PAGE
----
A Meta-Analysis of the Yield of Capsule Endoscopy Compared to Other Diagnostic Modalities in Patients with Non-Stricturing Small Bowel Crohn's Disease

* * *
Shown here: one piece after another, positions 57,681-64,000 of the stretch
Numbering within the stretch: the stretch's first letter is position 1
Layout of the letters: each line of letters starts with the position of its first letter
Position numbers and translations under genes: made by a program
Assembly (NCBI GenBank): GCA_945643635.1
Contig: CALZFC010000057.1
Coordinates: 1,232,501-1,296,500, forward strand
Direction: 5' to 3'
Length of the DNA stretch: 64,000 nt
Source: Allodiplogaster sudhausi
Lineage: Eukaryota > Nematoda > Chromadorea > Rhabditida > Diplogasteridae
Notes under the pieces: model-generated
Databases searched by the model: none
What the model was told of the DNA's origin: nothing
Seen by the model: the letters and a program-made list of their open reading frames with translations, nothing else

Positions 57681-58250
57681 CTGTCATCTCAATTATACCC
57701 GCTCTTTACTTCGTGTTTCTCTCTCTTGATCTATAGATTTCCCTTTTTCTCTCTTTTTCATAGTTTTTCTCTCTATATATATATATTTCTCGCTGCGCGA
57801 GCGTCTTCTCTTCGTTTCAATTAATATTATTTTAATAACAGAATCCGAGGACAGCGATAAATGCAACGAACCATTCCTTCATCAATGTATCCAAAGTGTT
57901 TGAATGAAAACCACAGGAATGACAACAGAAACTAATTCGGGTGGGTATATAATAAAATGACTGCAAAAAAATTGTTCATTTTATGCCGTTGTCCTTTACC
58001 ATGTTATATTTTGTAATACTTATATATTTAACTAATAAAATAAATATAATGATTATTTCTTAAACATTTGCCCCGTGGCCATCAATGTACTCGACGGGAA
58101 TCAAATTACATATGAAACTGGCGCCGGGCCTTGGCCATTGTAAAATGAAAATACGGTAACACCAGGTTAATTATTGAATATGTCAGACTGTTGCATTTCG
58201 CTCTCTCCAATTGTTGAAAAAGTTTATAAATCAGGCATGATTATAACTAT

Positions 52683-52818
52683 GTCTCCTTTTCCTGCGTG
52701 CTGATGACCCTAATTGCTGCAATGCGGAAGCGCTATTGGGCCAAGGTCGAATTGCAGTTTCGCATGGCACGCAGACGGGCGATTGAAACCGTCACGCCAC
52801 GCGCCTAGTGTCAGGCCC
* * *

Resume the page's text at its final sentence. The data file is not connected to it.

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OBJECTIVES: Capsule endoscopy (CE) allows for direct evaluation of the small bowel mucosa in patients with Crohn's disease (CD). A number of studies have revealed significantly improved yield for CE over other modalities for the diagnosis of CD, but as sample sizes have been small, the true degree of benefit is uncertain. Additionally, it is not clear whether patients with a suspected initial presentation of CD and those with suspected recurrent disease are equally likely to benefit from CE. The aim of this study was to evaluate the yield of CE compared with other modalities in symptomatic patients with suspected or established CD using meta-analysis. METHODS: We performed a recursive literature search of prospective studies comparing the yield of CE to other modalities in patients with suspected or established CD. Data on yield among various modalities were extracted, pooled, and analyzed. Incremental yield (IY) (yield of CE--yield of comparative modality) and 95% confidence intervals (95% CI) of CE over comparative modalities were calculated. Subanalyses of patients with a suspected initial presentation of CD and those with suspected recurrent disease were also performed. RESULTS: Nine studies (n = 250) compared the yield of CE with small bowel barium radiography for the diagnosis of CD. The yield for CE versus barium radiography for all patients was 63% and 23%, respectively (IY = 40%, p < 0.001, 95% CI = 28-51%). Four trials compared the yield of CE to colonoscopy with ileoscopy (n = 114). The yield for CE versus ileoscopy for all patients was 61% and 46%, respectively (IY = 15%, p= 0.02, 95% CI = 2-27%). Three studies compared the yield of CE to computed tomography (CT) enterography/CT enteroclysis (n = 93). The yield for CE versus CT for all patients was 69% and 30%, respectively (IY = 38%, p= 0.001, 95% CI = 15-60%). Two trials compared CE to push enteroscopy (IY = 38%, p < 0.001, 95% CI = 26-50%) and one trial compared CE to small bowel magnetic resonance imaging (MRI) (IY = 22%, p= 0.16, 95% CI =-9% to 53%). Subanalysis of patients with a suspected initial presentation of CD showed no statistically significant difference between the yield of CE and barium radiography (p= 0.09), colonoscopy with ileoscopy (p= 0.48), CT enterography (p= 0.07), or push enteroscopy (p= 0.51). Subanalysis of patients with established CD with suspected small bowel recurrence revealed a statistically significant difference in yield in favor of CE compared with all other modalities (barium radiography (p < 0.001), colonoscopy with ileoscopy (p= 0.002), CT enterography (p < 0.001), and push enteroscopy (p < 0.001)). CONCLUSIONS: In study populations, CE is superior to all other modalities for diagnosing non-stricturing small bowel CD, with a number needed to test (NNT) of 3 to yield one additional diagnosis of CD over small bowel barium radiography and NNT = 7 over colonoscopy with ileoscopy. These results are due to a highly significant IY with CE over all other modalities in patients with established non-stricturing CD being evaluated for a small bowel recurrence. While there was no significant difference seen between CE and alternate modalities for diagnosing small bowel CD in patients with a suspected initial presentation of CD, the trend toward significance for a number of modalities suggests the possibility of a type II error. Larger studies are needed to better establish the role of CE for diagnosing small bowel CD in patients with a suspected initial presentation of CD.
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